Within a week or 10 days after the initial immune response, the process gets automatically shut off almost irrespective of whether you’ve cured the infection or not. The cells start to slow down in their division rate, and they start to die off to return to the body’s normal resting state. Now, when this all works well, the infection is wiped out before the immune system stands down, so there’s nothing to worry about. But if it hasn’t been wiped out, and the offending signals or the offending events that activated the immune system are still there, you wind up in this sort of stalemate. The T cells are getting a signal to be activated due to the infection, but they’re also getting signals to stand down, because otherwise your tissues may be damaged so badly that you could die. There’s kind of a chronic battle going on, and T cell exhaustion is the middle ground.
Does the immune system still stay active on some level, even though its T cells are standing down?
Yes. The immune system is constantly recognizing tumors and playing some role in limiting how fast they progress. If T cell exhaustion sets in, as it often does in certain cancers or chronic infections, you’re on this sort of balance point — your immune system is still fighting against the tumor, but not doing it well enough to completely get rid of it, and simultaneously, the tumor is growing and changing. Now, in some cases, if you change that balance a little bit, you can tip the scales for a patient. When the immune system stays suppressed, the tumor has the advantage. But if you can boost the activity of T cells or throw a little fuel on the fire, you may be able to fight back against the tumor.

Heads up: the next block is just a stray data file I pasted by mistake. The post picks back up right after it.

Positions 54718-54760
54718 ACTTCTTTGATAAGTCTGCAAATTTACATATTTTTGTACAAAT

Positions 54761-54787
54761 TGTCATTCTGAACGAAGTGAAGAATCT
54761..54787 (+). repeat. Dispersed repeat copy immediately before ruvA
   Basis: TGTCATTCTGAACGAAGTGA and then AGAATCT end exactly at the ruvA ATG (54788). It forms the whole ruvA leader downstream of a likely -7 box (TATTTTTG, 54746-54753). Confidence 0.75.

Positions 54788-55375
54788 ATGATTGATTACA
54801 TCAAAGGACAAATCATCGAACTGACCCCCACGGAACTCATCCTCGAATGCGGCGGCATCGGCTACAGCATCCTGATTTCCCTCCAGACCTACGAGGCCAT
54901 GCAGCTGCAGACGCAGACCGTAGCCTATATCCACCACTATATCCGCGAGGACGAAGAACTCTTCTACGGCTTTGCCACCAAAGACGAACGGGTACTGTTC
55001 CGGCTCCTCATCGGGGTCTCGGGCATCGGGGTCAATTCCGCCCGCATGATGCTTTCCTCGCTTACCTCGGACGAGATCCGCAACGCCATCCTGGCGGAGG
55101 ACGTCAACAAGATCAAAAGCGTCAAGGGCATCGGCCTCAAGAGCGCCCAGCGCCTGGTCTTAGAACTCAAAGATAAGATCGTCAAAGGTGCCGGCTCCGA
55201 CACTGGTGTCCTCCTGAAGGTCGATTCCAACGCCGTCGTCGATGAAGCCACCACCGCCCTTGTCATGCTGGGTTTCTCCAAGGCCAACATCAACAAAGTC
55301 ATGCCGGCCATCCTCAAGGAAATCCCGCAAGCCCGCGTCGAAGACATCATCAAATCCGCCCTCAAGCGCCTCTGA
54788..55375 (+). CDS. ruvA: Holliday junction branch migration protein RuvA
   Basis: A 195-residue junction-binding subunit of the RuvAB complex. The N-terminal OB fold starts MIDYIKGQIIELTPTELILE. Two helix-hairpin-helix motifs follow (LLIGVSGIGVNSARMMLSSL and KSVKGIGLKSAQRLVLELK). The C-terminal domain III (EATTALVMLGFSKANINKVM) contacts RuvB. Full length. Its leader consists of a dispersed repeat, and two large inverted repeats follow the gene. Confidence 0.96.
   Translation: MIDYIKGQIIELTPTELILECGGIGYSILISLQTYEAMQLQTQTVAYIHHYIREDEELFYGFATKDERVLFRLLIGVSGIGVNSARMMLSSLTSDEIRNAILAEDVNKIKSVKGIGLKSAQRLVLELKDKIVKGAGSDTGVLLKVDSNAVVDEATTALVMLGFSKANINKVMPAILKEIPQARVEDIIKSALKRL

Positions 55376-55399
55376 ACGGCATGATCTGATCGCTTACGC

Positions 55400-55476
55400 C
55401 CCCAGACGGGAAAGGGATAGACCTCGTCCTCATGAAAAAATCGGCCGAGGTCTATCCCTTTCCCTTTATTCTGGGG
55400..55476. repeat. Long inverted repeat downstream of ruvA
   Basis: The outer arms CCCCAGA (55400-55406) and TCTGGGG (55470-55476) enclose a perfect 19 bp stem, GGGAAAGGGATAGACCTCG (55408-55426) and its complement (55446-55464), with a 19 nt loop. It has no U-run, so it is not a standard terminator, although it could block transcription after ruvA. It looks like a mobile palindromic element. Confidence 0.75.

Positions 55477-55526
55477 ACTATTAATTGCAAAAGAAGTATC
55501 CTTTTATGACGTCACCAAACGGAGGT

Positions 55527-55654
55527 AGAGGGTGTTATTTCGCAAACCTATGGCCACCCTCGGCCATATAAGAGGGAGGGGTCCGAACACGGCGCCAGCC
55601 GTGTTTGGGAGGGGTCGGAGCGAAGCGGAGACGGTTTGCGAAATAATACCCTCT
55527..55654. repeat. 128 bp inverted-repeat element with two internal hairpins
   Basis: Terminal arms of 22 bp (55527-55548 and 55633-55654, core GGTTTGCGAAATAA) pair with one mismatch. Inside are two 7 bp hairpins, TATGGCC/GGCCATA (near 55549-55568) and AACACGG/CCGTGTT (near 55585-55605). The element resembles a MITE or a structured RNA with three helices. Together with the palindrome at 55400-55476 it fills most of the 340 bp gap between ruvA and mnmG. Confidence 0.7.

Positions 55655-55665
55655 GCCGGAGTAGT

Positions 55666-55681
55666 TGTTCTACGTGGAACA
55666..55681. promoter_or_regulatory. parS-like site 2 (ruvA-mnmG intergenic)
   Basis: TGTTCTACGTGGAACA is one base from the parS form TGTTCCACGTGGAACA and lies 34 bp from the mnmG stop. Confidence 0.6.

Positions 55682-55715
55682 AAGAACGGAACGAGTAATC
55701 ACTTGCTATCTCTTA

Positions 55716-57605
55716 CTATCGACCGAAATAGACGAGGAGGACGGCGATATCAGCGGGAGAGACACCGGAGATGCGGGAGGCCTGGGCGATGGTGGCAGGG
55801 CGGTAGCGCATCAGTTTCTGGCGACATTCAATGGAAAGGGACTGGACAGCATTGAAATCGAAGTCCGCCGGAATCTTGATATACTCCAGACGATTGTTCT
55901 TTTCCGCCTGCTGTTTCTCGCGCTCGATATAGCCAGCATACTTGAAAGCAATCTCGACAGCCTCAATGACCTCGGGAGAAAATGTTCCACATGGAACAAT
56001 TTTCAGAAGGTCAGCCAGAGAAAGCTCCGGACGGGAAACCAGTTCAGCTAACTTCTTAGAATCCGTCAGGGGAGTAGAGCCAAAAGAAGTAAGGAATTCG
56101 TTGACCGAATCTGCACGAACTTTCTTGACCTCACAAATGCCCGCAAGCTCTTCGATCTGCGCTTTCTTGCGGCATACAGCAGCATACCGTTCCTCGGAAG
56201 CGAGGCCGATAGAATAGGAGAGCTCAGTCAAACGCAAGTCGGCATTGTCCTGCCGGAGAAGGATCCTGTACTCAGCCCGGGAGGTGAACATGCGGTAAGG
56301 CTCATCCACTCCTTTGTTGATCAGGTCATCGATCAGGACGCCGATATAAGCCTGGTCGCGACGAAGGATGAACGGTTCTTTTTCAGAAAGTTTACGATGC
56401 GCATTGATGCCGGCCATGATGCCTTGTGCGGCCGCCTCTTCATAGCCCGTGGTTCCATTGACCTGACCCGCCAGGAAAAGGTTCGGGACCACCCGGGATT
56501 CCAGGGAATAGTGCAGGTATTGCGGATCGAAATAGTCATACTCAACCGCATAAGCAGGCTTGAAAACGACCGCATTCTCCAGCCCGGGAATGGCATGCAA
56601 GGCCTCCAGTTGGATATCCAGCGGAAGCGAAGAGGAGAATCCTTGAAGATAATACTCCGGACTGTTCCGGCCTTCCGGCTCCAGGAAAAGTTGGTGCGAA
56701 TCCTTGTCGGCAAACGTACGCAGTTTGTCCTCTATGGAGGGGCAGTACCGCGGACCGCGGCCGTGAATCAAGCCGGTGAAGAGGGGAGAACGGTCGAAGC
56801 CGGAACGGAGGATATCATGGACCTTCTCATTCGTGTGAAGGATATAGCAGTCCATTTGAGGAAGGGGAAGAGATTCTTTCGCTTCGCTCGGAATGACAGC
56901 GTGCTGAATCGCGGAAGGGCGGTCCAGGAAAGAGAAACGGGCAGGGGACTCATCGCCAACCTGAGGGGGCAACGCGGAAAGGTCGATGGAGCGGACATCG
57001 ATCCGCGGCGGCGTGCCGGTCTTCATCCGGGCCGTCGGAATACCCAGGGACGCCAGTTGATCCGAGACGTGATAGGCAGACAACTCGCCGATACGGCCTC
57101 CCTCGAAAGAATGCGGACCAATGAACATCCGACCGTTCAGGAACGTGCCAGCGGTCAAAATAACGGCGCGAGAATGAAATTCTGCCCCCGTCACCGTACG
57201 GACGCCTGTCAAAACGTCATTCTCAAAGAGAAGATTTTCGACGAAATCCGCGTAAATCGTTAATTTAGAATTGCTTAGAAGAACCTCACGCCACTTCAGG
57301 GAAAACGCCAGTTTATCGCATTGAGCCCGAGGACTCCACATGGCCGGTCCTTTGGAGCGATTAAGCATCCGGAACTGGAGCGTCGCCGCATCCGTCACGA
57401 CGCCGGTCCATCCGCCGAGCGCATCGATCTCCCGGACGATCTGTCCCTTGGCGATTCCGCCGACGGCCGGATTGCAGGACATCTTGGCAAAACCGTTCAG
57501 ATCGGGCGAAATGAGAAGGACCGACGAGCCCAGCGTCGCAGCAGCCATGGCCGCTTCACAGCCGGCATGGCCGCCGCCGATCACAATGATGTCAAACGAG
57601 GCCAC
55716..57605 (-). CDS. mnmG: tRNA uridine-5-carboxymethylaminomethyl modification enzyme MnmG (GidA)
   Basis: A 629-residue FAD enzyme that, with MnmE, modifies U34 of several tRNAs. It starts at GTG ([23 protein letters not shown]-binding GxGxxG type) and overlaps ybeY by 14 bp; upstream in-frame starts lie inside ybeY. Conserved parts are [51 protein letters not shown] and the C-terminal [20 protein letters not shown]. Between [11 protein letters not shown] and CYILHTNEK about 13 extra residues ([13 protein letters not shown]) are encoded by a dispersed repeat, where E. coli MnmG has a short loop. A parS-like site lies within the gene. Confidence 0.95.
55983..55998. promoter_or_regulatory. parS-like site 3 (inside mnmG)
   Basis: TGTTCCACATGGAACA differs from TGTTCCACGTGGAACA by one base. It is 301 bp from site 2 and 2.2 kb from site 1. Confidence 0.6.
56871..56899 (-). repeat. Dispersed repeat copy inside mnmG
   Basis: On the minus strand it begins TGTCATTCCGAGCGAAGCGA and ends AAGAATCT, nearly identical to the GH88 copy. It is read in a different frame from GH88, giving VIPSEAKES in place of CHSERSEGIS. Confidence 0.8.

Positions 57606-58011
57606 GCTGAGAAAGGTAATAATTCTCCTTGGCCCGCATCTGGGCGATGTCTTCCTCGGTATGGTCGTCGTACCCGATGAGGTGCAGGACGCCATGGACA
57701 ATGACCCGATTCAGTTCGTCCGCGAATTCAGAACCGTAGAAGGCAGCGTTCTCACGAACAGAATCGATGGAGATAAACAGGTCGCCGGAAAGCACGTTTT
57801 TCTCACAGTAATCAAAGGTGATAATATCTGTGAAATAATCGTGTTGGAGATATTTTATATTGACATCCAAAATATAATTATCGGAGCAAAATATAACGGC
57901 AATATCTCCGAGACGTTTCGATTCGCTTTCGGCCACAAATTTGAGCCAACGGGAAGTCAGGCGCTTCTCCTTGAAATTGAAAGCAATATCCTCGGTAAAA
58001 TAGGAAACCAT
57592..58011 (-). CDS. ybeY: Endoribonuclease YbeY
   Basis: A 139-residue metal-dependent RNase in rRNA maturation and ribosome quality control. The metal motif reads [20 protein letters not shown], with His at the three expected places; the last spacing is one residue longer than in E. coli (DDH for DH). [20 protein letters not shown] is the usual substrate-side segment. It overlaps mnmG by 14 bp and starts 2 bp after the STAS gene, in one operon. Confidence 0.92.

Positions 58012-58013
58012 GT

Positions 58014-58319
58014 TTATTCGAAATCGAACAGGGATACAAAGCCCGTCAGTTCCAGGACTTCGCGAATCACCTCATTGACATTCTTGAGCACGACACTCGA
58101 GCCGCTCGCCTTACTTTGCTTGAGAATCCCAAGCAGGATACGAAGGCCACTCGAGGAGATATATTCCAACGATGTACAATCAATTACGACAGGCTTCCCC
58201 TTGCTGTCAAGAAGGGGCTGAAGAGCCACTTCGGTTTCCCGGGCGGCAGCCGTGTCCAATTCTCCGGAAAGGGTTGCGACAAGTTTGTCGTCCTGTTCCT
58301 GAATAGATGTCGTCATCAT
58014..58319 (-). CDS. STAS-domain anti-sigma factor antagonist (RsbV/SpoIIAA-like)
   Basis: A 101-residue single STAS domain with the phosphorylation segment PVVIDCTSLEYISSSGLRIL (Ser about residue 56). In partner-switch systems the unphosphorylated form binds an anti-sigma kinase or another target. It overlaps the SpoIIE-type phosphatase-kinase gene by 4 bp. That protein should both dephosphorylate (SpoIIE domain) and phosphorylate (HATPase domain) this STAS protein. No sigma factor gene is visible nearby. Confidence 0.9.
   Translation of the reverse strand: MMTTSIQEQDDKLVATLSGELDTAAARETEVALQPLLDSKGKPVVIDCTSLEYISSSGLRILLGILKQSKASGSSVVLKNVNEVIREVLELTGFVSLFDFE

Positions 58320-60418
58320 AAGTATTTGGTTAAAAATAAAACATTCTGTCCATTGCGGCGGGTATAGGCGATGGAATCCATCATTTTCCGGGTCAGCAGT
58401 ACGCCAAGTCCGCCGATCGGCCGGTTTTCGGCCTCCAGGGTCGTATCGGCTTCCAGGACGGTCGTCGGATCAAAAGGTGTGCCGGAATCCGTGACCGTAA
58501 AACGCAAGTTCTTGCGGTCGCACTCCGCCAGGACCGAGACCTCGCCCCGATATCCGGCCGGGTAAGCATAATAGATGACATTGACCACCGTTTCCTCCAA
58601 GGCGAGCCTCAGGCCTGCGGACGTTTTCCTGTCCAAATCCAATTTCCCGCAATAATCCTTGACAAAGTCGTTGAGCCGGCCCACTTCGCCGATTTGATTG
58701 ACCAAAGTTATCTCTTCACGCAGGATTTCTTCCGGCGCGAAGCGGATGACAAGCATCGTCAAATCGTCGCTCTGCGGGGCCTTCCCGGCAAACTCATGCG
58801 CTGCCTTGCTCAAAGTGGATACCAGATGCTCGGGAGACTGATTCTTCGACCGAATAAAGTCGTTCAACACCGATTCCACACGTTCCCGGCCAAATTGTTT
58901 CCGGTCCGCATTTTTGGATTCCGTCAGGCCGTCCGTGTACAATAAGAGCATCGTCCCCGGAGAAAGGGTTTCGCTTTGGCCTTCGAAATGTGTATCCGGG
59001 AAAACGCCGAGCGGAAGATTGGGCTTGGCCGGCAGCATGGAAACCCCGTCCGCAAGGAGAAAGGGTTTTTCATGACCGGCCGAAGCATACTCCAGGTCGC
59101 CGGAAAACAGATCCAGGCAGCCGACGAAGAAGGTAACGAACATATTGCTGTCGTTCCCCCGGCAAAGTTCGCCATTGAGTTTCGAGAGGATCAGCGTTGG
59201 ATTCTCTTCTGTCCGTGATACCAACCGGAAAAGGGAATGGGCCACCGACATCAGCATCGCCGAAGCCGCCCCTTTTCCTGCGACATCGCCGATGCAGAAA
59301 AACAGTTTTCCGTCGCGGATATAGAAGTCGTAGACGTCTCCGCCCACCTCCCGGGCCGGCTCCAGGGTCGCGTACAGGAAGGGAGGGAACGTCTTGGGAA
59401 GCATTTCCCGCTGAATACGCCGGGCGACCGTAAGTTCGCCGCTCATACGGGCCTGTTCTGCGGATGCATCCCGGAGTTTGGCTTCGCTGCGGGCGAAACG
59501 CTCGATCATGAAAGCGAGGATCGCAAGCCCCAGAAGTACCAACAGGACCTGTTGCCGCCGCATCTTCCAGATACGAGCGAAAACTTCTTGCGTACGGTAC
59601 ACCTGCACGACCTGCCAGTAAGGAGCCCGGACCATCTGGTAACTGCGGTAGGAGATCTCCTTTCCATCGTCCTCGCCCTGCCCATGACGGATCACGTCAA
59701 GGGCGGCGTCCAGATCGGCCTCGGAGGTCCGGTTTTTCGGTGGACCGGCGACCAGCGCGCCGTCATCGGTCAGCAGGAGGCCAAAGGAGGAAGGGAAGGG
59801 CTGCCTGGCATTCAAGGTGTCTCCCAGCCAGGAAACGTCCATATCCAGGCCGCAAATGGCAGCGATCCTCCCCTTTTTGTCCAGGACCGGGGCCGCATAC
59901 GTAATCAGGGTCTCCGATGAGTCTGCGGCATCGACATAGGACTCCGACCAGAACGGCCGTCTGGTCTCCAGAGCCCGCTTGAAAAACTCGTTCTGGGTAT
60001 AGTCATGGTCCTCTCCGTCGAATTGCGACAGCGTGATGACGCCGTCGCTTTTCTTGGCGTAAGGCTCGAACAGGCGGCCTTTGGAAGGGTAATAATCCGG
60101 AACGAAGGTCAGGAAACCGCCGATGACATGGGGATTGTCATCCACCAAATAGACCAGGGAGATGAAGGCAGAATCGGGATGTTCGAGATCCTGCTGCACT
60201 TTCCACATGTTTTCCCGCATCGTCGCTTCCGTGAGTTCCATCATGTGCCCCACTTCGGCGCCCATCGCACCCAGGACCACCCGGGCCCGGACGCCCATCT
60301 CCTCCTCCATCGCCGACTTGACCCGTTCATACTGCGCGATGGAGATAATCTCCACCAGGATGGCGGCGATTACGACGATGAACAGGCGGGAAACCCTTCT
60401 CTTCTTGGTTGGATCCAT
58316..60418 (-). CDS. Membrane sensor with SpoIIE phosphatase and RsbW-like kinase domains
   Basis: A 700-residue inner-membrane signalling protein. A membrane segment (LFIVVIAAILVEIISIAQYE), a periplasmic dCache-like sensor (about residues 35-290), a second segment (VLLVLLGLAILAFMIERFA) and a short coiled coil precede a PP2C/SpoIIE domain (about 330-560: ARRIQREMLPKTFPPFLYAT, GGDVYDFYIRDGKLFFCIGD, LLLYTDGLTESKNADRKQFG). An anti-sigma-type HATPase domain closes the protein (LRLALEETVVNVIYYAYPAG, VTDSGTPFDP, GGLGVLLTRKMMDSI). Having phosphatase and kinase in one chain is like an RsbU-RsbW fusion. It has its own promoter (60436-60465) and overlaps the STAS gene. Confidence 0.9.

So how do you go about reactivating T cells once they’re exhausted? And how can that help treat cancer patients?
One way would be by blocking the signals that tell them to stand down. Many tumor cells can evade the immune system because they’ve exploited the ability to make a molecule called PD-L1. Under normal conditions, only healthy cells in the body make this molecule. And the molecule tells T cells to ignore these healthy cells, since they’re on the same side. But if you block the receptor for PD-L1 on the T cell — what’s called the PD-1 receptor — the T cell can suddenly recognize the cancer as an invader and attack it. There are a few existing drugs on the market, like Keytruda or Opdivo, that can do this.
Fortunately, even if you block that PD-1 receptor, your immune system still usually avoids healthy cells, since they use a variety of other molecules to flag themselves as non-invaders. The immune system is really built on the idea of redundancy. If you had a single molecule responsible for keeping the system in check, and that molecule failed, it would be a life-threatening event. Yet even with this redundancy, there can be problems. In a subset of patients, the drugs that target PD-1 do result in the immune system attacking normal, healthy cells and causing side effects. Sometimes these side effects can be managed, but they often limit our ability to continue blocking PD-1 and treating the cancer. This is one of the reasons that we still need to do more research.
You mentioned that some drugs already target PD-1 as a treatment. How well do they work?